Day 1, continued
“Dear Mrs. Langley. I wish you and your family only the best of health during this unsettling time. My husband and I are incredibly appreciative of all the measures that you and your colleagues are taking to ensure that our children have as normal a school experience as possible, considering this pandemic. And we are grateful for the flexibility that you have shown to Atherton throughout his freshman year. Every time that you have allowed him to pass in work late, you have respected his true potential. We cannot thank you enough for that.”
At 9:18 a.m. on the first day of Teacher Appreciation Week, this email from Atherton’s mom seemed promising. But Mrs. Langley was experienced with this sort of a soft opening. It was kind of like what happened to her at her previous teaching job.
A seemingly typical morning in February, 2013: Mrs. Langley had just submitted to the guidance office course recommendations for the following year for her ninth graders. Most of her cherubs would stay at the Accelerated level; only a precious few would be moving up to Honors. The mother of a mediocre student (overuse of linking verbs; comma neglect; expressionless eyes, even when Mrs. Langley talked animatedly about the irony of a story called “The Lottery” in which a town’s citizens were chosen randomly to be stoned to death) requested a meeting, a casual check-in, a touch-base-kind-of-a-thing, to which she showed up with two large cups of Dunkin’ coffee. “Oh, how lovely!” Mrs. Langley had mused, touched by the mother’s thoughtfulness. No parent had ever brought her a coffee before. Ten minutes into the meeting, both the coffee and the mother had gone cold. Why didn’t you recommend my son for Honors English next year? His B minus in your class is only an indication that he’s bored and needs to be challenged.
This email from Atherton’s mother sounded like a breakup. Or a back-stabbing. Or a plea to give Atherton one more chance. Just one more. Just one more in addition to the one that she’d be asking for come the end of the year, when Atherton was sure to screw up again.
“However, we are extremely disappointed that you did not give Atherton full credit for the Shakespearean Sonnet Project.”
Mrs. Langley slumped in her seat. Since Quarter 3 grades had been due, exactly a week before, she had known this protest was coming. She had been trying to fortify herself against giving into Atherton’s chronic behavior of leaving all of his work until the last weekend before grades were due and then either forgetting to send one of the assignments or sending one of the assignments in the wrong format so that she couldn’t read it.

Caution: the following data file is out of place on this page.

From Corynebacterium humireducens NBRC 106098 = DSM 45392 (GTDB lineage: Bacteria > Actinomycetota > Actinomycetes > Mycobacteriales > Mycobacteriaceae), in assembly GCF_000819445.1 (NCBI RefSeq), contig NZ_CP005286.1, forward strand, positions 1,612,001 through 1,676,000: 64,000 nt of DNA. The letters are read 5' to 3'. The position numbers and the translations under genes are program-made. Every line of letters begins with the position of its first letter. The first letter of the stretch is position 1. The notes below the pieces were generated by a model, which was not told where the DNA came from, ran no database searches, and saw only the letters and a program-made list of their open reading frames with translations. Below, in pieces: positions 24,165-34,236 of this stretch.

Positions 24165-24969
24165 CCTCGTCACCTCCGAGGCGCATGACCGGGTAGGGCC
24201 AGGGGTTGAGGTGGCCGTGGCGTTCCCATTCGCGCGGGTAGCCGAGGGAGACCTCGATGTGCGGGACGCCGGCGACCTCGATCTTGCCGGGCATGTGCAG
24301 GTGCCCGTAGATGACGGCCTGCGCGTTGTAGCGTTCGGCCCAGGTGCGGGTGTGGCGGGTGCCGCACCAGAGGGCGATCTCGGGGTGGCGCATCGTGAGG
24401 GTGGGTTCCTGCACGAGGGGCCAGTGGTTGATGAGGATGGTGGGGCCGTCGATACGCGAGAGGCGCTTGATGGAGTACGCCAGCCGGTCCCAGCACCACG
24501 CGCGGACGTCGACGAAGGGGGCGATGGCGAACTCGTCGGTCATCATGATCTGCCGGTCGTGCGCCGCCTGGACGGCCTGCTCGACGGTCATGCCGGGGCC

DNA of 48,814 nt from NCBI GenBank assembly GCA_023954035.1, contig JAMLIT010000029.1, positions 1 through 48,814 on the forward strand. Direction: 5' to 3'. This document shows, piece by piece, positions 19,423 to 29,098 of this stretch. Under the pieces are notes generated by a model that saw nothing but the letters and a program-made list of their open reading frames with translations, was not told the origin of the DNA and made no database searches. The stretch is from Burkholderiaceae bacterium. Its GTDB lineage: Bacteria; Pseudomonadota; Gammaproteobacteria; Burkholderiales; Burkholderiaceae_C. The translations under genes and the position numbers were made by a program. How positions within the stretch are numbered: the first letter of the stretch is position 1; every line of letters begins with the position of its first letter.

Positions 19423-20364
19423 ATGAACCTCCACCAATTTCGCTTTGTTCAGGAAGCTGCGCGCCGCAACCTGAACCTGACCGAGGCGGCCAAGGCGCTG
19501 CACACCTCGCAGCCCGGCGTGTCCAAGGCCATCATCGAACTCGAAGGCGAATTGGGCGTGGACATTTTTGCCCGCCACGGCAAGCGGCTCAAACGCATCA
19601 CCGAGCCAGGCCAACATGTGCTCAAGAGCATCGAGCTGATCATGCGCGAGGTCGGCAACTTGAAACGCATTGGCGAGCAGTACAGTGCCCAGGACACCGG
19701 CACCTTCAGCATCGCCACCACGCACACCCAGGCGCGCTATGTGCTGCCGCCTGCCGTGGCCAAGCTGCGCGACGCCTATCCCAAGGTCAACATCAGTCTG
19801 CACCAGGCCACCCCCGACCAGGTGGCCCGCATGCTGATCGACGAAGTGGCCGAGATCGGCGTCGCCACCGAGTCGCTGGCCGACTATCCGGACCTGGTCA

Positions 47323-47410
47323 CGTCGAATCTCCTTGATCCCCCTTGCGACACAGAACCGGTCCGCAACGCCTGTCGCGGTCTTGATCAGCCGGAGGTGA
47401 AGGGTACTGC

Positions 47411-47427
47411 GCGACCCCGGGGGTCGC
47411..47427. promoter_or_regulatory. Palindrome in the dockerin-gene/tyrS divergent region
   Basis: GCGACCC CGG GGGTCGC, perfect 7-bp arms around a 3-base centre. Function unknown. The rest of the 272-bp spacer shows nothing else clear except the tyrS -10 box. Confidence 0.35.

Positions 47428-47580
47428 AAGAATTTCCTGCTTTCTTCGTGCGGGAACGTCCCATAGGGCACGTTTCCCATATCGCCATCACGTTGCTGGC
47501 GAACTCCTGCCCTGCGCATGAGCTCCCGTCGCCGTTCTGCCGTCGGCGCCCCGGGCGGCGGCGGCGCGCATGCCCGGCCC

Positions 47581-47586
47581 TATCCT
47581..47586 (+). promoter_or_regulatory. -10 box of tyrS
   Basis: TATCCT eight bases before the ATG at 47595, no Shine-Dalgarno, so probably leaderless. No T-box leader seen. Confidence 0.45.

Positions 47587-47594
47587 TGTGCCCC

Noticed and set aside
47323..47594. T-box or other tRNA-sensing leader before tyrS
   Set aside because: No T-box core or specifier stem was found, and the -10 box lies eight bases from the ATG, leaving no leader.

“We watched Atherton slave over this project for three days and three nights. We know that he worked tirelessly on the project because he was in his bedroom with the door shut, on his computer, for sometimes six hours at a time, not even emerging for lunch or dinner or to take a shower. We can certainly attest to his diligence.”
Mrs. Langley thought back to college, to the last torturous days of each semester, when she would sleep for an hour, drag herself out of bed and to her desk and write for an hour, sleep for an hour, and repeat the process from dawn to dawn, so that she could finish her final English paper on time. She wondered if Atherton’s mom would write to his college professors when the time came, swearing by her son’s conscientiousness even though he hadn’t abided by one deadline all spring, and even though she hadn’t ever observed what he was doing behind his dorm door.
“The havoc that a zero on a project that Atherton in fact completed would wreak on his English grade for freshman year would be devastating. Imagine, Mrs. Langley, if you had spent nearly 72 hours straight on an endeavor, only to have someone in a superior position slam down the gavel of judgment in your face, rendering your efforts useless.”
Mrs. Langley had been teaching for twenty-one years. She was also still receiving emails like this one on a regular basis. Her hands were sweating, now, and the claw of a migraine was scratching behind her eyes.
“I understand that this Shakespearean Sonnet Project was due at the beginning of February, but whether Atherton had finished the project three months ago, or whether he finished it two days ago, he did finish it, period, and then submit it to you.”